Can Calorie Counts Convince Teens Not to Buy Sugary Drinks?

How do you get teens to stop drinking sugary soda? Threaten them with exercise.

  • Share
  • Read Later
Getty Images

Does calorie information help consumers make healthier choices? Not always. But a new study finds that when calorie counts are presented in an easily understandable way, even teenagers — those experts in never listening to useful advice — can be persuaded to avoid high-sugar choices.

For the new study, published in the American Journal of Public Health, researchers from the Johns Hopkins Bloomberg School of Public Health went to corner stores in predominantly black neighborhoods of Baltimore and posted signs showing calorie information about sugary drinks (sodas, fruit drinks, energy drinks) on refrigerated beverage cases.

The researchers tested three different signs, each brightly colored, in four corner stores. One sign said that a bottle of soda or fruit drink had 250 calories. Another noted that each bottle contained 10% of a person’s recommended daily calorie intake. A third sign informed consumers that they would have to run for 50 minutes to burn off the calories in a single sugary drink.

The researchers collected data for 1,600 beverage purchases by black teens — who tend to drink more sugary beverages and to be obese — including 400 sales during a no-sign baseline period, and 400 for each of the three signs.

Overall, they found, teens were 40% less likely to buy a sugary drink after seeing any of the posted calorie counts than when they were given no information. They were even less inclined to buy a soda or a fruit drink after viewing the sign that presented the exercise equivalent, which reduced soft drink purchases by 50%.

The study did not track exactly which drinks teens substituted for the sugary ones, but the data suggest they may have tended toward some non-calorie options: while beverages like bottled water and diet soda made up only 6.7% of drink sales before the signs appeared, that percentage increased to nearly 14% after the calorie information was posted.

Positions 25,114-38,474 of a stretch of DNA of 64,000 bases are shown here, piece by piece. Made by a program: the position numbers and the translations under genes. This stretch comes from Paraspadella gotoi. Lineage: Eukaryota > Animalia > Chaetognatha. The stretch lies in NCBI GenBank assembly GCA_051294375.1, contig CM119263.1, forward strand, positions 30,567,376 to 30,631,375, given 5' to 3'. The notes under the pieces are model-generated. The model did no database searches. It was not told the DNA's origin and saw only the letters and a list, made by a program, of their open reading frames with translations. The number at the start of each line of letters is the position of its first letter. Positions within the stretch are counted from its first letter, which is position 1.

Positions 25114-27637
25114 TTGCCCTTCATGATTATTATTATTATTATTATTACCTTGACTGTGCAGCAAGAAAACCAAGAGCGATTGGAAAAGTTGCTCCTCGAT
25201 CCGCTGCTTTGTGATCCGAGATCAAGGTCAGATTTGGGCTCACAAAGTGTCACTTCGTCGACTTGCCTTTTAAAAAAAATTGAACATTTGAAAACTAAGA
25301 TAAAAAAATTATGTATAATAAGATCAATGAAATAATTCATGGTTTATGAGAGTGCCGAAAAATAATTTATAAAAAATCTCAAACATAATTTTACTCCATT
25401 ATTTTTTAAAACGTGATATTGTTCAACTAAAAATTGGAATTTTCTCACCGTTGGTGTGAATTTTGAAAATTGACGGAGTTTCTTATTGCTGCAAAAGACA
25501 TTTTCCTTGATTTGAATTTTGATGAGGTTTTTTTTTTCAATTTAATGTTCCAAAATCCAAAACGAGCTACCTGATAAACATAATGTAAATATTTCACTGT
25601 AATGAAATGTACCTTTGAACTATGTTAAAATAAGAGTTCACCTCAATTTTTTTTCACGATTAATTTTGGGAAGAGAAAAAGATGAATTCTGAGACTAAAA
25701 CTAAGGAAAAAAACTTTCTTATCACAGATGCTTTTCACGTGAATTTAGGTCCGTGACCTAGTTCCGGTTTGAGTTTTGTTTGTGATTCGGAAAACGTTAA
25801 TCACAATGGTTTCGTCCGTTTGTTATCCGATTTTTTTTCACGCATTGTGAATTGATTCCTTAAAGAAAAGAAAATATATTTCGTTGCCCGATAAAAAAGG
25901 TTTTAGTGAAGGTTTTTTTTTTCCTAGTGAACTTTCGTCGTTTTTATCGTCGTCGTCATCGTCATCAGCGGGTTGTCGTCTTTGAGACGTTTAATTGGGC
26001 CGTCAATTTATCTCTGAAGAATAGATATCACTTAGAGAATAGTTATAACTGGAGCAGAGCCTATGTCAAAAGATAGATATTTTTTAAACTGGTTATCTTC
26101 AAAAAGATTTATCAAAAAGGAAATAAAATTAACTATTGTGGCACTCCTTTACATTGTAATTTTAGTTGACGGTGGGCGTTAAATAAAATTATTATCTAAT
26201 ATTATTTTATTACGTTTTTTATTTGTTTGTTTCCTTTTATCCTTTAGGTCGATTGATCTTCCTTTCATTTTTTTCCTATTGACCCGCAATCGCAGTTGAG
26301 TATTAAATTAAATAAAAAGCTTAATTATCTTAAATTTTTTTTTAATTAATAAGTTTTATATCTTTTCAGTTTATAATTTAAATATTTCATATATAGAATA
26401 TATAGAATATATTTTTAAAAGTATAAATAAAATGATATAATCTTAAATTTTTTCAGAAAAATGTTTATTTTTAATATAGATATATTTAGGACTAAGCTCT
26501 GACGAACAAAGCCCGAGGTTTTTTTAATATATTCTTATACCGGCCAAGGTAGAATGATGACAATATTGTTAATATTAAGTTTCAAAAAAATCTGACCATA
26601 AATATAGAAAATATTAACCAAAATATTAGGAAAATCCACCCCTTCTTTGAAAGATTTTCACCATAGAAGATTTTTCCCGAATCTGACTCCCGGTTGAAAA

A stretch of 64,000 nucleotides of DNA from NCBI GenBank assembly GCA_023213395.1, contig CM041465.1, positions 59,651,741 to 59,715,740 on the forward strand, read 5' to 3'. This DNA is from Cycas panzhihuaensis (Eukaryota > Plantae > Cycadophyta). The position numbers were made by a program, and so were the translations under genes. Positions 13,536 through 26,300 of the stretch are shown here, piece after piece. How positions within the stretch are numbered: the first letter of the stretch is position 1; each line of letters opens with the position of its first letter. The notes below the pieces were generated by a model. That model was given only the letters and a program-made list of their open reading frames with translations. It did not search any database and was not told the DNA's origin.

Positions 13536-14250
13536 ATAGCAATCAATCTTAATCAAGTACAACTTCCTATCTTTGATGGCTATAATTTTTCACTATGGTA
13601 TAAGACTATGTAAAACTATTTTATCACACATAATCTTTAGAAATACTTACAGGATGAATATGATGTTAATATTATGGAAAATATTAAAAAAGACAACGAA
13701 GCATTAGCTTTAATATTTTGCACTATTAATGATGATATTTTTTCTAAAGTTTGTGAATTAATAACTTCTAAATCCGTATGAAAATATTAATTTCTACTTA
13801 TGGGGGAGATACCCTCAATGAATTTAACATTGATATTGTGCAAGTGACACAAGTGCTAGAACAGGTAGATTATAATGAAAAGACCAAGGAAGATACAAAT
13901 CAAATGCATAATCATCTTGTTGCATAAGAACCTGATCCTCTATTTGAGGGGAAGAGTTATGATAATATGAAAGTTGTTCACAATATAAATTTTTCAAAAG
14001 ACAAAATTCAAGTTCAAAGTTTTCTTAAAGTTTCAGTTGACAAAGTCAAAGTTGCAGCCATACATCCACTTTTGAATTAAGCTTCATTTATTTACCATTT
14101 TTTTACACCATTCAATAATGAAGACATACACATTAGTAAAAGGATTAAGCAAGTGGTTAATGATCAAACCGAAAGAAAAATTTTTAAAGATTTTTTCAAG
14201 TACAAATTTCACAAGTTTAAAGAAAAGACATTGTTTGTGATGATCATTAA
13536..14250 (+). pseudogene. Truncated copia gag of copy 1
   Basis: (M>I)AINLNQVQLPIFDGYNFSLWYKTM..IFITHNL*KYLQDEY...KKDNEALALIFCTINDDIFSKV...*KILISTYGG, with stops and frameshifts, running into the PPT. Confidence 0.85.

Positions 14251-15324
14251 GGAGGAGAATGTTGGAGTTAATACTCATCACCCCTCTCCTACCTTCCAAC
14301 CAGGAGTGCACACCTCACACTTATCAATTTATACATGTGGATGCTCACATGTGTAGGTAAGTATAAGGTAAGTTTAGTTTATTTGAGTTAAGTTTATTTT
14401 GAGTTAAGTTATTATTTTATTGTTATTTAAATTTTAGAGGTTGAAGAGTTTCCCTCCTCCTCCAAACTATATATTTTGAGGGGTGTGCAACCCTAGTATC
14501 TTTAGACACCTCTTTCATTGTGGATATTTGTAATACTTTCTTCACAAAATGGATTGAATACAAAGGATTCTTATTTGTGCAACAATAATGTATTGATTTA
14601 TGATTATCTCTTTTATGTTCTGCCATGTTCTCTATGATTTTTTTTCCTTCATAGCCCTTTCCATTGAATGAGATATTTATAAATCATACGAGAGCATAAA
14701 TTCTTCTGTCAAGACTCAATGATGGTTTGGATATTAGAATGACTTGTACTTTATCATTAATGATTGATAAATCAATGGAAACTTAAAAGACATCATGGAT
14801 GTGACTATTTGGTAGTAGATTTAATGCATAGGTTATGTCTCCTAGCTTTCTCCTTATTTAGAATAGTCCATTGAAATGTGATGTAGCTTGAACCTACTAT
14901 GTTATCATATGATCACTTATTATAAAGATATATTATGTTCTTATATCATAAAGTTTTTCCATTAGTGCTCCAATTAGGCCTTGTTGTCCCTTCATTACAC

Previous studies on calorie counts and buying behavior have been conflicting. One study in July of fast food customers in New York City showed that posting calorie information on above-the-counter menus did little to reduce the number of calories people ordered. Also, reported Healthland’s Tara Thean at the time:

A 2009 study by NYU and Yale professors found, after checking receipts, that customers actually ordered slightly more calories than the typical customer had before the calorie count law was implemented. Two years later, an NYU School of Medicine study demonstrated that calorie labeling did not change the number of calories teenagers and parents purchased at fast food chains in the city, with teens buying a whopping 725 calories on average even after the labeling. And another analysis of one Taco Time outlet in Washington State found “basically absolutely nothing” in purchasing changes after calorie counts started popping up.

The failures may have to do with how the information was presented. Calorie information works best when it is displayed clearly and visibly alongside the items and prices listed on menus, not tucked away where it can’t easily be seen. But even then, it may not matter if consumers don’t know how to interpret it — if they don’t know, for instance, how many calories they’re supposed to eat in a day. That may help explain why so many teens tended to heed the Baltimore store posters. Not only were they easily visible, but they also helped put calorie information in context.

“This study showed that black teenagers will use calorie information, especially when presented in an easy-to-understand format, such as a physical activity equivalent, to make healthier choices when it comes to buying a drink at the local corner store,” lead researcher Sara Bleich, an assistant professor at the Johns Hopkins Bloomberg School of Public Health, said in a statement. “Most consumers underestimate the number of calories in a can of soda, and they often do not realize that such calories can add up quickly.”

With American teenagers consuming an average 300 calories per day from sugary drinks alone — a significant contributing factor to children’s overweight and obesity rates — adding calorie-information posters could help.

Meredith Melnick is a reporter at TIME. Find her on Twitter at @MeredithCM. You can also continue the discussion on TIME’s Facebook page and on Twitter at @TIME.

1 comments